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Organizing A Small BusinessFiled Under: Get Organized at Work, Focus at Work
"My ADHD husband has a small outdoor advertising company. I have started to work with him and am trying to help him get the business organized so that he can keep up with his clients. He has a habit of getting distracted while on the phone, and is so often sidetracked as he works that it takes twice as long to get the job done. Of course, this makes the customers angry. Do you have any suggestions on how I might be able to help him organize his business in a consistent way that can be reviewed 'at a glance' so that he is aware of what's going on at all times?" -- CMA, TEXAS
Visual cues are so important for both children and adults with ADD. I'd suggest he look into using a large whiteboard to keep track of his current clients and current jobs. Create a template on the board that tells him exactly what he needs to know at a glance. For example, he could have the customer's name, the job name, contact information for thecustomer, the status of the job proposal, estimate, order, pending, in production, etc. when he's supposed to call back, the estimated finish date and a place for comments or notes.
He can even use a different colored pen for the different stages the job is in - proposals or estimates are written in red ink, actual jobs are written in green ink and customersto call back are written in orange. Using color would help him quickly identify for a customer on the phone the status of that particular customer's job without having to shuffle through a file or stack of papers. Whiteboards or planner boards come in a variety of sizes and styles - many even come with grid lines and information pre-printed on them. He may want to see if there is one already designed that has the information he needs so he doesn't have to create it himself.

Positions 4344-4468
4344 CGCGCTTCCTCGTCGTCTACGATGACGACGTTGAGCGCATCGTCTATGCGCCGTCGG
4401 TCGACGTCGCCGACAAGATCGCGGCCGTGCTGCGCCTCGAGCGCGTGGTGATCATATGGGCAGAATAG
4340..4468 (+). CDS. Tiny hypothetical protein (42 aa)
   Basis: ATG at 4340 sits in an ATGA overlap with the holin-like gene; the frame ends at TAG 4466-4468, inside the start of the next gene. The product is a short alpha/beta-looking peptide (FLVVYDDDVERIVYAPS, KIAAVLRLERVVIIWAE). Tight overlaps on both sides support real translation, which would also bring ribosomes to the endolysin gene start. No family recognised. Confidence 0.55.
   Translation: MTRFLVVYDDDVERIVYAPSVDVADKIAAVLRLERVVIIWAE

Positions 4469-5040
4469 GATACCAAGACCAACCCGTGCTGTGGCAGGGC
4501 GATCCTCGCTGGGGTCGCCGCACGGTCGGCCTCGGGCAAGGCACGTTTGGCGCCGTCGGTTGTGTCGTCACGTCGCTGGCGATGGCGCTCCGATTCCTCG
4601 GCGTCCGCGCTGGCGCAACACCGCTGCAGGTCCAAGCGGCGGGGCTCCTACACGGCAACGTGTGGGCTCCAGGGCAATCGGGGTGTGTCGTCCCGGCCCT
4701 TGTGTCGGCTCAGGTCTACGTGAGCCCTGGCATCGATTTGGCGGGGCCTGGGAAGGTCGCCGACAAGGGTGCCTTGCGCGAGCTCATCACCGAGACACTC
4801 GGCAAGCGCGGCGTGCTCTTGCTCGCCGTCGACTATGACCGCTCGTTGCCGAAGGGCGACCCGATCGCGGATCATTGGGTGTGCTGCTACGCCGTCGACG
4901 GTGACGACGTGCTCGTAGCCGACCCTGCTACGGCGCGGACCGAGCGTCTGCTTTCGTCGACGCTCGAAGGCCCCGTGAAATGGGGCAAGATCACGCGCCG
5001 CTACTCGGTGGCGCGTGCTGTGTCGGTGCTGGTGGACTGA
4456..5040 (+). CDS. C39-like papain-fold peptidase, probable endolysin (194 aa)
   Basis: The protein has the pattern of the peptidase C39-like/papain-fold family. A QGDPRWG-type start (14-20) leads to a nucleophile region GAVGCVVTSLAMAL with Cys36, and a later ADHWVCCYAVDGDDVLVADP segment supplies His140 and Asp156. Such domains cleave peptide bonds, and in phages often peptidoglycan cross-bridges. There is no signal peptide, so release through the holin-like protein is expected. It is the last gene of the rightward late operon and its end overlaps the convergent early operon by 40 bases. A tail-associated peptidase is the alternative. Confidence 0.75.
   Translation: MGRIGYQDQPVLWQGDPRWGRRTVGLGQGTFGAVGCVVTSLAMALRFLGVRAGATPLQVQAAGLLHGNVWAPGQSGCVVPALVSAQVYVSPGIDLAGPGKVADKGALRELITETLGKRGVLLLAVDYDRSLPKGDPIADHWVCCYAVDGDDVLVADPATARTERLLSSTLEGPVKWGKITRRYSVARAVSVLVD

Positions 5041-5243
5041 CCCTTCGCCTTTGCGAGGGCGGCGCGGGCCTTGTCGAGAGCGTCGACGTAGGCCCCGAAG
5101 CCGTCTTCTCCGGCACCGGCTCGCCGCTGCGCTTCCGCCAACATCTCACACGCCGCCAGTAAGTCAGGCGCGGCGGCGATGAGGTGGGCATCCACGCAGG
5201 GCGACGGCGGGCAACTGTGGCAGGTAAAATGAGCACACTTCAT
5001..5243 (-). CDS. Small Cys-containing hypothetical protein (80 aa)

TimeWise Catalog has an extensive variety of boards to choose from, they will even custom design one for him. Contact TimeWise Catalog by phone at 1.800.523.8060 or by email at .
It might also be a good idea for him to set aside certain times of the day or certain days of the week to concentrate on specific aspects of his business. He may designate mornings as the best time to spend on the telephone, making or returning calls, and afternoons as the best time to make the signs themselves or do administrative or paper work. This can be kind of tricky to manage, however it's an excellent time management technique that will help keep him focused on what he's supposed to be working on. If appropriate, you can even make some of the follow up calls for him, which would leave him free to do other things.
Holly Uverity is an organization expert who runs the Houston-based firm Office Organizers. She is the founding president of Houston Professional Organizers and is a very active member of NAPO, the National Association of Professional Organizers.
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